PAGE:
Although the Covid-19 pandemic has hit London’s FDI inflows, the UK capital seems to be faring better than its global competitors. However, as Sebastian Shehadi reports, the shadow of a ‘no-deal’ Brexit still looms large on the horizon.
The Covid-19 pandemic has hit foreign investment to London, but the UK capital is faring better than global competitors such as New York and Singapore.
Despite the ongoing health and economic crisis, London is holding on to its place as one of the world’s leading cities – if not the leading city – for foreign investment.
Around the globe, foreign direct investment is expected to decrease by up to 40% during 2020 and 2021 because of the impact of Covid-19, according to the UN Conference on Trade and Development.
The UK has felt the bite already. For example, in the first seven months of 2020 the number of inbound mergers and acquisitions (M&A) deals dropped to its lowest level in more than a decade, according to data from Refinitiv. London has not been spared.
At the start of 2020, the UK capital was expecting a boom year for foreign investment. This, however, was not to be.
As of March, when much of Europe went into lockdown, headline foreign investment to London had fallen significantly compared with 2019, according to data from Orbis Crossborder Investment – Bureau van Dijk, a Moody’s Analytics company.
For example, there were 194 greenfield foreign investment projects into the city between March and June 2019, raking in about £2.2bn. Over the same period in 2020, that figure had fallen to just 63 projects valued at £455m, Bureau van Dijk data shows.
Duncan Reid, corporate partner at law firm Weightmans, says that M&A activity in the UK dropped significantly after lockdown as most companies were responding to the immediate personnel and cash challenges brought about by the pandemic.
“A market such as London, which is so dependent on international collaboration, will continue to remain suppressed until the pre-Covid travel freedoms are restored,” adds Reid. “While technological solutions have been embraced over the past four months, corporates [are still less likely] to make significant investment decisions.”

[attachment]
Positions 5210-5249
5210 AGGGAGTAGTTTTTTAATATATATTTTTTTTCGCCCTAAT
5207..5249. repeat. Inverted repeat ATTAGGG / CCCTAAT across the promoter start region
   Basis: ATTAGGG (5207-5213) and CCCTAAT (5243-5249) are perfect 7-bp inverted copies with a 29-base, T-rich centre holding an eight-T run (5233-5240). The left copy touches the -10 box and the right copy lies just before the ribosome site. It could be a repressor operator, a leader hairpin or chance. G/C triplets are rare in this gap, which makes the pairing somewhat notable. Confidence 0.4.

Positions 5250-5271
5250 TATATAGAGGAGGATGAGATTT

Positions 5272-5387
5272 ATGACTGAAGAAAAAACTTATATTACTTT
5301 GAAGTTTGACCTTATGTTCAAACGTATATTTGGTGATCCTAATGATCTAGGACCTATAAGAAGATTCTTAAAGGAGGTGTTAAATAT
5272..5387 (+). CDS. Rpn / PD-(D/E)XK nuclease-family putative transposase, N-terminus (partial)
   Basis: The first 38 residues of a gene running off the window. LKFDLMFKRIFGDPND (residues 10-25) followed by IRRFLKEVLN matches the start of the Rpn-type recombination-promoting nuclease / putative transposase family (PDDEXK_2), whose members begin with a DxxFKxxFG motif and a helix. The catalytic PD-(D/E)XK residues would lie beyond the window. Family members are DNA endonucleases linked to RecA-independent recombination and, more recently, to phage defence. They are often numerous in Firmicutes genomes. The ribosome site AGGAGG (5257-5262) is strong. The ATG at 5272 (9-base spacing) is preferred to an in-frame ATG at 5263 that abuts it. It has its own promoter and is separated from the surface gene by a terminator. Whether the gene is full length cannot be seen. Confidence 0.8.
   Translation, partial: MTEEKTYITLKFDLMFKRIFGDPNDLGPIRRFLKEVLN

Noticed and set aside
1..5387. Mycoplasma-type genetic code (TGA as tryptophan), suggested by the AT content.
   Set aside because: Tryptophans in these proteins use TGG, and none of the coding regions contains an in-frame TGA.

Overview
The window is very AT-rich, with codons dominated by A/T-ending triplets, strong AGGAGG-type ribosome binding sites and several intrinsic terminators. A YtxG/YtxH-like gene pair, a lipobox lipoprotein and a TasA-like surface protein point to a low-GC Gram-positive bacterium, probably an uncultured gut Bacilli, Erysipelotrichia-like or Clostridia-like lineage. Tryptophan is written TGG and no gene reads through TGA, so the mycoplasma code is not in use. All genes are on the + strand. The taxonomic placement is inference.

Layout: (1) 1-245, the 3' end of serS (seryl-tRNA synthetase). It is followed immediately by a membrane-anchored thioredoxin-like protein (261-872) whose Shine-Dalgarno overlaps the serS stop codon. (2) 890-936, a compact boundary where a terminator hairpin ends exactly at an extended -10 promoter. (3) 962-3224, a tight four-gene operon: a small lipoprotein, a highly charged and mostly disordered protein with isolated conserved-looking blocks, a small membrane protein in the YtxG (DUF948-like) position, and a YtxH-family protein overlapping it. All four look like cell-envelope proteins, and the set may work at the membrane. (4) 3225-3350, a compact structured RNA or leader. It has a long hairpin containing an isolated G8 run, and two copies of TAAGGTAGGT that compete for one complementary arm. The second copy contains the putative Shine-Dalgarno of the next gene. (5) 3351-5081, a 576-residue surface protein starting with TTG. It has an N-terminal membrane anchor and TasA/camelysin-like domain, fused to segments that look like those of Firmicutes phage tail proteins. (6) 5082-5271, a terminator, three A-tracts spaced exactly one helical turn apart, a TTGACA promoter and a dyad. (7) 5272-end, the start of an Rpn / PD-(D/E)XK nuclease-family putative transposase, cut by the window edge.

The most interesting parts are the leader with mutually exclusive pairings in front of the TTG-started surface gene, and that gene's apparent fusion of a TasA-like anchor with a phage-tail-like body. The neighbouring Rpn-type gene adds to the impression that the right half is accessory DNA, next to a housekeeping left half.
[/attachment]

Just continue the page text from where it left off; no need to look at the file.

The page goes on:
Making matters more difficult and uncertain for foreign investors is the fact that lurking behind the pandemic is the ongoing issue of Brexit; more specifically, the lack of a trade deal with the EU.
“Many overseas investors may apply a ‘wait-and-see’ policy until 2021 so they have better visibility on the likely impact of Brexit and the true impact of Covid-19, by which time there could have been an entire year of investor inertia,” says Reid.
Leading the world
While London is attracting far less foreign investment than usual, the city is still performing better than its primary competition.
Indeed, since lockdown, the UK capital has attracted significantly more greenfield foreign investment projects than Singapore, Paris, Dubai, New York and Shanghai, according to Bureau van Dijk.
Foreign investment to London has by no means completely dried up; there have been pockets of cross-border M&A activity over the past few months, for example. Reid says that this has been driven by North American corporates looking at strategic purchases in the UK, thereby marking a significant change from the past few years in which corporates and sovereign wealth funds from the Far East, China and the Middle East were highly active in the city.
“More recently, there has been a greater shift to equity fundraisings, as business recognises that there is a danger of over-leverage at a time when demand remains suppressed,” he adds. “This is creating opportunities for overseas investors.”
Moreover, venture capital into London has actually seen a year-over-year increase in the first half of 2020, according to Bureau van Dijk. This is testimony to the city’s tech and innovation offering, particularly in fintech.
“It is clear is that those companies provide technological solutions to the new ways in which we work and live, [and these are] attractive to investors,” says Reid. “It is also apparent that the UK Government’s medium and long-term strategy of investing in infrastructure will lead to opportunities for investors in the construction sector.”
On the other hand, there may be a significant drop in commercial property opportunities as businesses operate more flexible working arrangements.
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Nonetheless, London’s dominance in the world of financial and professional services is widely expected to remain resilient despite the pandemic. The city’s fundamentals, not to mention its world-class regulatory framework and legal system, are not going anywhere.
Although Brexit continues to encumber the industry, the political situation in Hong Kong may be an opportunity for London to attract capital and talent to the UK, as more and more people flee Hong Kong’s political and social unrest.
In short, it seems that it will take more than Covid-19 to knock London off its perch as one of the world’s most attractive cities for international investors.